TC: Are the other members interested in songwriting, composing, or production?

HYUK: As the main vocalist, I help out with the details and vocalization when we practice the songs for our album. So, I would love to try composing or producing in the future.

HYEONGSEOP: I have a keen interest in writing lyrics and I’m quite emotional. So, people around me encourage me to write lyrics. I also read in my spare time to build the foundation for writing lyrics.


TC: What concept would you like to try in the future?

HYUK: I want to try various concepts that are new and fresh. For example, something like a vampire concept or a cyberpunk concept would be interesting.


TC: What’s your favourite song on the mini-album and why?

EUNCHAN: “Find Me.” I like it because I think it is a B-side track that shows TEMPEST’s powerful energy.

TAERAE: “Just a Little Bit.” I chose this song because I like songs with warm feelings.

HANBIN: “Bad At Love.” I have liked this song ever since I heard the demo version. It has a very cute and catchy melody. We had a good time practicing this song, and the lyrics and choreography are very cute as well.


TC: What are your goals for the rest of the year either as a group or personally?


Courtesy of Yuehua Entertainment



Flara K: Montreal’s couple-turned-pop-powerhouse

Montreal duo Flara K spoke to us about their latest EP and touring in a pandemic

Sam Martel and Collin Steinz’s love story began over a decade ago when they met in a coffee shop. While Sam was working, Collin spilled his coffee order all over the floor and, as they put it, “The rest is history.”

Sam and Collin make up two musically-inclined halves of Flara K. Both of them born and raised in Montreal’s South Shore, their history in making music dates back to when they were just 18-years-old and going on tours with their respective projects at the time.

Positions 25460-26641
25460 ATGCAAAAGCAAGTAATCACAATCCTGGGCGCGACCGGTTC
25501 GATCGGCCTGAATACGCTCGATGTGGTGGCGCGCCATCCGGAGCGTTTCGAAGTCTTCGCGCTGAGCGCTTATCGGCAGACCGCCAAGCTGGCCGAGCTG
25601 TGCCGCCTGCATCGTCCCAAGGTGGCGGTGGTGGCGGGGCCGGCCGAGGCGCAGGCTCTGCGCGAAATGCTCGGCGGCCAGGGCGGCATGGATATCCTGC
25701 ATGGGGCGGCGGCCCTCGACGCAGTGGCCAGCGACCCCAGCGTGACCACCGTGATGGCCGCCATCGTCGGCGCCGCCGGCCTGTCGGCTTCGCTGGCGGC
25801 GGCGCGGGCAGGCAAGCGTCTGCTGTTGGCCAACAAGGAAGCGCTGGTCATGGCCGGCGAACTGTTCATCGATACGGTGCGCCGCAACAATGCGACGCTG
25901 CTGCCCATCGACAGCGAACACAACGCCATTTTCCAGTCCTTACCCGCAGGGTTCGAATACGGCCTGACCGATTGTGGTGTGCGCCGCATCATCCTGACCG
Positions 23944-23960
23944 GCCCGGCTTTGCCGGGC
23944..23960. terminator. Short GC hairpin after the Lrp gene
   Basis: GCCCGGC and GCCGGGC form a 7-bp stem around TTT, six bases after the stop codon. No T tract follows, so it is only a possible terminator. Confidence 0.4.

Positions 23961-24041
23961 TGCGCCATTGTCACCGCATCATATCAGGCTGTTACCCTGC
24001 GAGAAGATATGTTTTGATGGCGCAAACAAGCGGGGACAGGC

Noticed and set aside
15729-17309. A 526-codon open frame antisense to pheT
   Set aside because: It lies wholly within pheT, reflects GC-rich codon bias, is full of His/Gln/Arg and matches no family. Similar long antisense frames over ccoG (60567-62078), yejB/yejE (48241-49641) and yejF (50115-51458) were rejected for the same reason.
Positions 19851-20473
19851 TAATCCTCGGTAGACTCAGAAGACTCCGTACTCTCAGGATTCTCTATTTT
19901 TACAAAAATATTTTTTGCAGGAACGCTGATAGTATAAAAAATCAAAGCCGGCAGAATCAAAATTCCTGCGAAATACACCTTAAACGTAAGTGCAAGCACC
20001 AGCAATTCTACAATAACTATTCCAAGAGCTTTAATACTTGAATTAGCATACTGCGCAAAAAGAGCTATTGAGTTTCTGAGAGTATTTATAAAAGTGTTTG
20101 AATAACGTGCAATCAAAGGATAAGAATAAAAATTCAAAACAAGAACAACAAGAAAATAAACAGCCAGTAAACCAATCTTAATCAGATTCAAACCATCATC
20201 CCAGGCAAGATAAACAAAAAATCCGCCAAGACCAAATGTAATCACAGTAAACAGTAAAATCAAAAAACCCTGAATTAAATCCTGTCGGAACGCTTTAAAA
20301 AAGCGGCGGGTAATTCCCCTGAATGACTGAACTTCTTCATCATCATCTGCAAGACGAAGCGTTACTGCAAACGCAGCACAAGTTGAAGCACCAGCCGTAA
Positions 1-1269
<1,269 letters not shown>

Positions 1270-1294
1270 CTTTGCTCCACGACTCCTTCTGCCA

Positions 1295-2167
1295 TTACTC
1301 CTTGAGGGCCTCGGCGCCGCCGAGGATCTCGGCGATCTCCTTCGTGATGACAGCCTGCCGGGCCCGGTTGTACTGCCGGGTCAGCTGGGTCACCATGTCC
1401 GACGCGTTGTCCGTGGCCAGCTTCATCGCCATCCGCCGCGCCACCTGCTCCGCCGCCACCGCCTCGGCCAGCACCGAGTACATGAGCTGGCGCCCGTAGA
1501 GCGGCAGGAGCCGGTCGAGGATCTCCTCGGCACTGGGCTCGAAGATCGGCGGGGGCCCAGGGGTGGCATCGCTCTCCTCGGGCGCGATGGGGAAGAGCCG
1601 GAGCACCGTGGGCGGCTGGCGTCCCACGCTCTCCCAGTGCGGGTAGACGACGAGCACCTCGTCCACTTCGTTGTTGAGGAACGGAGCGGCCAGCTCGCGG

Now having been married for four years, and together for over 10, they have created Flara K, a duo that brings a variety of cards to the table. The name of their band draws on a variety of inspirations such as Kurt Vonnegut and the place where they got engaged. Between the two of them and their stories, music has always been in the fold. Collin’s swagger on bass sets the tone for Sam’s commanding vocals as they produce soulful music that has funk at heart.

Having debuted as Flara K over the past two years by releasing a handful of singles including “Me and You” and “Offline,” they recently released their debut EP: Anxious, Irrational, Fashionable

The EP comes in at a quick 15-minute runtime and includes features from artists Mike Clay and Milo Gore on the tracks “Devotion” and “Pink & Blue,” respectively. Anxious, Irrational, Fashionable builds from their initial releases both lyrically and sonically as Sam and Collin continue to refine their sound of R&B-infused music.

Most recently, Flara K just wrapped up their Cruiser Conversations tour. At the end of this past September, Sam and Collin embarked on a month-long tour across Canada in Sam’s parents’ RV. The tour was done to raise funds and awareness for the Unison Benevolent Fund, a non-profit that provides emergency relief and mental health services to the Canadian music community, one of many communities that has been negatively affected by the pandemic.

With COVID-19 restrictions varying across the country, the shows were performed in a COVID-safe fashion with the performances and collabs being broadcasted live on the band’s Instagram page.  The tour included stops in a variety of Canadian cities including Winnipeg, Calgary and Vancouver. With their variety of stops on tour, Flara K was able to collaborate with music communities such as Manitoba Music and BreakOut West.

As 2020 is drawing to a close, the duo is looking forward to what the new year has in store for them and continuing to make music that they love.

We spoke to Sam and Collin about their band and their future plans.

VV: Tell me about Kurt Vonnegut’s Bluebeard, what’s behind your band name?

Collin: We wanted a name for this project that would speak to us, and also be entirely unique so that we could feel comfortable growing and evolving with it. We got Flara from the Florian Gate in Krakow, Poland, where Sam and I got engaged, and the K is in reference to our favourite authors. Franz Kafta used K as the main character for many of his works, and Kurt Vonnegut is probably our favourite author. We settled on the idea of using “K” in the name after re-reading Bluebeard. I don’t want to spoil the book, but near the end the main character reveals this very powerful painting of his experience at the end of World War II and when asked what it was called he replied, “now it’s the women’s turn.”

VV: Your new EP Anxious, Irrational, Fashionable came out last month, what’s one song you think captures your sound the best for new listeners and why?

Sam: Ouu, that’s a tough question. I feel like all of them definitely represent our sound in different ways. I think that it depends on the listener’s mood really. If they’re looking for something upbeat and dancey, I’d probably recommend “If I Can’t Have You” or “Devotion,” but if they’re looking for something more moody I’d say “Pink And Blue.”